Underwriters who thought the growing cyber risk landscape of the past several years would level off soon might want to think again. Woodruff Sawyer’s annual survey of cyber insurance carriers found all underwriters surveyed believe cyber risk will increase in 2024.

The survey, included as part of Woodruff Sawyer’s 2024 Looking Ahead Guide, sought underwriter perspectives on the current risk environment, risk appetite and future pricing expectations from a range of insurance carriers including domestic carriers, Lloyd’s syndicates and startup managing general agencies.

In fact, more than half—56 percent—of underwriters surveyed said they believe cyber risk will increase greatly in 2024. While the survey found 2024 is bringing a shift in concern for underwriters, with privacy violations and data breaches drawing more concern than last year, ransomware remains the most significant threat as 63 percent ranked it their No. 1 threat for 2024.

“Carriers started sounding the alarm as early as the second quarter of 2023, and by the end of the year, the trend was clear—ransom claims had risen to 2021 levels, the highest year of ransom claims on record,” the report said, adding that an increase in attacks relying on data exfiltration was also seen in 2023. “Attackers are exploiting a reality that many companies have discovered: Data is often most valuable to the company from which it is stolen.”

Other concerns noted in the survey include business email compromise and generative artificial intelligence. Indeed, Woodruff Sawyer predicted more companies will incorporate AI technologies into their internal processes or external products in 2024. While AI can introduce efficiencies for carriers, the report warned that carriers should proceed with caution as it can also introduce opportunities for error.

“Similarly, AI-powered cybersecurity tools will be used to protect organizations. Hackers will leverage AI to further their own causes,” the report said. “The battle will continue as it does today—with each side having an upper hand at different times.”

Woodruff Sawyer stated in its report that it doesn’t see AI substantially changing cyber risk, but it does believe the technology could exacerbate the severity of cyber issues when they arise.

“This will increase the importance of making an informed choice using data science and analytics when purchasing cyber insurance,” the report said.

That said, the cyber insurance landscape is changing along with cyber risk, as many carriers are exercising greater scrutiny and premiums have continued to rise. The survey indicated 44 percent of carriers believe underwriting scrutiny will increase slightly during the next 12 months.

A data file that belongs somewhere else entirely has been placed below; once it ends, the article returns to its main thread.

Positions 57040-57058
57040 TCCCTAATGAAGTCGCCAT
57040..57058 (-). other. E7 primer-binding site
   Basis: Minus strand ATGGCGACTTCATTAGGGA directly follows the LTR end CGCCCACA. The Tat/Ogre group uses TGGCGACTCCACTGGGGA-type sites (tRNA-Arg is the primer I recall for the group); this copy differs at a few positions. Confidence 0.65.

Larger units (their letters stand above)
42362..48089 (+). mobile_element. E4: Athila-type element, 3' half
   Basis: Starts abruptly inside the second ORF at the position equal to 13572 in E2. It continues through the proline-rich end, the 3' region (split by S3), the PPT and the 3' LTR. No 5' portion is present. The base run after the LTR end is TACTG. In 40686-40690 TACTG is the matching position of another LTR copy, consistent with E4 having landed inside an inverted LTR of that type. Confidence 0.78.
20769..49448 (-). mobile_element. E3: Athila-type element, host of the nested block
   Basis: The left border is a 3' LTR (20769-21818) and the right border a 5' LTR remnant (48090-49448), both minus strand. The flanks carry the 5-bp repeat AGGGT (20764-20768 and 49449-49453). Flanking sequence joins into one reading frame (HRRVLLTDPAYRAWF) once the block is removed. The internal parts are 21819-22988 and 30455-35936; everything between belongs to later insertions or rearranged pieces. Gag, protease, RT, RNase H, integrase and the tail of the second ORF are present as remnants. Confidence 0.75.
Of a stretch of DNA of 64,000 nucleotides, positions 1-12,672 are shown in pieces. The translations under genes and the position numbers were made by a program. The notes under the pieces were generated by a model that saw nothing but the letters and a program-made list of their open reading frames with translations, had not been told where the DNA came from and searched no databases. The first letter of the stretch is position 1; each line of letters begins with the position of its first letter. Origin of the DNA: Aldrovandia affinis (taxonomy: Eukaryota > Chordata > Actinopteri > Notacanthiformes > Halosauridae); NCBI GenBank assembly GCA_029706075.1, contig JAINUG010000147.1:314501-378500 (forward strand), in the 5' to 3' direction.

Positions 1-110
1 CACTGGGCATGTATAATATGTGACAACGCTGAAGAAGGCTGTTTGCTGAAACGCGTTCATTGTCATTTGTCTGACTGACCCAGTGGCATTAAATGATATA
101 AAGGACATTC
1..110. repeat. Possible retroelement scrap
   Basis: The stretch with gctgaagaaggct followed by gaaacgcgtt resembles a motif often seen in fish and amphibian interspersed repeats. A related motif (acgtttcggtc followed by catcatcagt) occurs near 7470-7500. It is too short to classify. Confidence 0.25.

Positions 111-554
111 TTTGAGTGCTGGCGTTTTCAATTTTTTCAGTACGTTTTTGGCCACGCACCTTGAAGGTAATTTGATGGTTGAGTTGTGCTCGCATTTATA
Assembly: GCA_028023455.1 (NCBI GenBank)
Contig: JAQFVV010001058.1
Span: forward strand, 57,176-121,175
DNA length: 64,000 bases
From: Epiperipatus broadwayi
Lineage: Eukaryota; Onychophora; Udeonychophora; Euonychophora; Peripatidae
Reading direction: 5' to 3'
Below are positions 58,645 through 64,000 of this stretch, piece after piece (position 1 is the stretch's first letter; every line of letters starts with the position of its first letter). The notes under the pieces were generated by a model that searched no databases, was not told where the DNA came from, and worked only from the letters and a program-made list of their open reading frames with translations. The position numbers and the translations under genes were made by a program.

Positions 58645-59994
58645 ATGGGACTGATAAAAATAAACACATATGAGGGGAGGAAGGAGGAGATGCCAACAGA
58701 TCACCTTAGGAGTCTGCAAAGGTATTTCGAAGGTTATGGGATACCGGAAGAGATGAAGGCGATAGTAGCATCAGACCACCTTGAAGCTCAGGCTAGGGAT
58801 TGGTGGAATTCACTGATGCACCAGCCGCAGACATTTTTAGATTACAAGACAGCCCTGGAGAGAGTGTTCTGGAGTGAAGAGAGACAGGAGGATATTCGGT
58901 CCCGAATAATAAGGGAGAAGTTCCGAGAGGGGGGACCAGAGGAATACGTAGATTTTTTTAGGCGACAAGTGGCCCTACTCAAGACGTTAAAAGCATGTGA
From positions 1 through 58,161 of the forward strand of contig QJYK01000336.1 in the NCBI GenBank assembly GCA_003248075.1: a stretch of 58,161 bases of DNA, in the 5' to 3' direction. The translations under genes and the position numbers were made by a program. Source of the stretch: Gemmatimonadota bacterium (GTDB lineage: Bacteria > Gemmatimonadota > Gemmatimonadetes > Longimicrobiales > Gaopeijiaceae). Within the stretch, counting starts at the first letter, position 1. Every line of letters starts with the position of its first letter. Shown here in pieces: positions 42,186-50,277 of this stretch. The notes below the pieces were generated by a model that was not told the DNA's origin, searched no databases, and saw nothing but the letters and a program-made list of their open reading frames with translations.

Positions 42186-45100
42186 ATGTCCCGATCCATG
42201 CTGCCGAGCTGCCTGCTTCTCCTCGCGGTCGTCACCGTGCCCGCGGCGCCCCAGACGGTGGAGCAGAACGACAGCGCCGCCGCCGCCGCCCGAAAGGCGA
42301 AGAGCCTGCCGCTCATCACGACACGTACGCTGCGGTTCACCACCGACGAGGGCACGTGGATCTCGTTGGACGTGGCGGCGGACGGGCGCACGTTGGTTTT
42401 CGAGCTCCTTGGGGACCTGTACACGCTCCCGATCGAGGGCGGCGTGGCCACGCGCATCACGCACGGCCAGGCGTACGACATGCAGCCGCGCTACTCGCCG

“This may be bad news for insurance buyers already frustrated at the amount of information required to complete a cyber insurance application,” the report said. “However, it does prove the trend of higher scrutiny has staying power. With a risk as complex as cyber, higher underwriting scrutiny will become the norm.”

Although the hard market of 2021 and 2022 brought stricter underwriting standards with it, the report found a silver lining as more insureds are investing in the maturity of their cybersecurity standards. This is paying off on the insurance side, according to the report.

“Stronger cybersecurity controls strongly correlate to more carriers willing to offer insurance—creating the needed competition to drive premium savings,” the report said.

On the back of this trend, stability and moderation are likely on the horizon for cyber insurance coverage, according to the survey, with 75 percent of underwriters anticipating coverage to remain unchanged compared to 24 percent the previous year.

A growing percentage of underwriters believe cyber insurance premiums will continue to increase slightly, however, up 22 percentage points from last year. Only 19 percent said they expect premiums to remain unchanged, while none anticipated a decrease, the survey said.

“This suggests a notable industry shift toward higher premiums amid growing cybersecurity concerns,” the report said.

Along with these concerns, risk mitigation is top of mind for carriers, according to the report. Half of those surveyed said they believe companies should be more aware of their cyber risk. The survey showed a decrease in emphasis among carriers on strengthening security, down to 38 percent from 59 percent last year, while improvement of processes and procedures remained a crucial measure for 50 percent of carriers as the market continues to change.

“The cyber insurance market continues to evolve—the industry constantly faces new and serious risks,” the report said. “External factors continue to affect the market, including wars, federal and state regulations, and the rise of artificial intelligence.”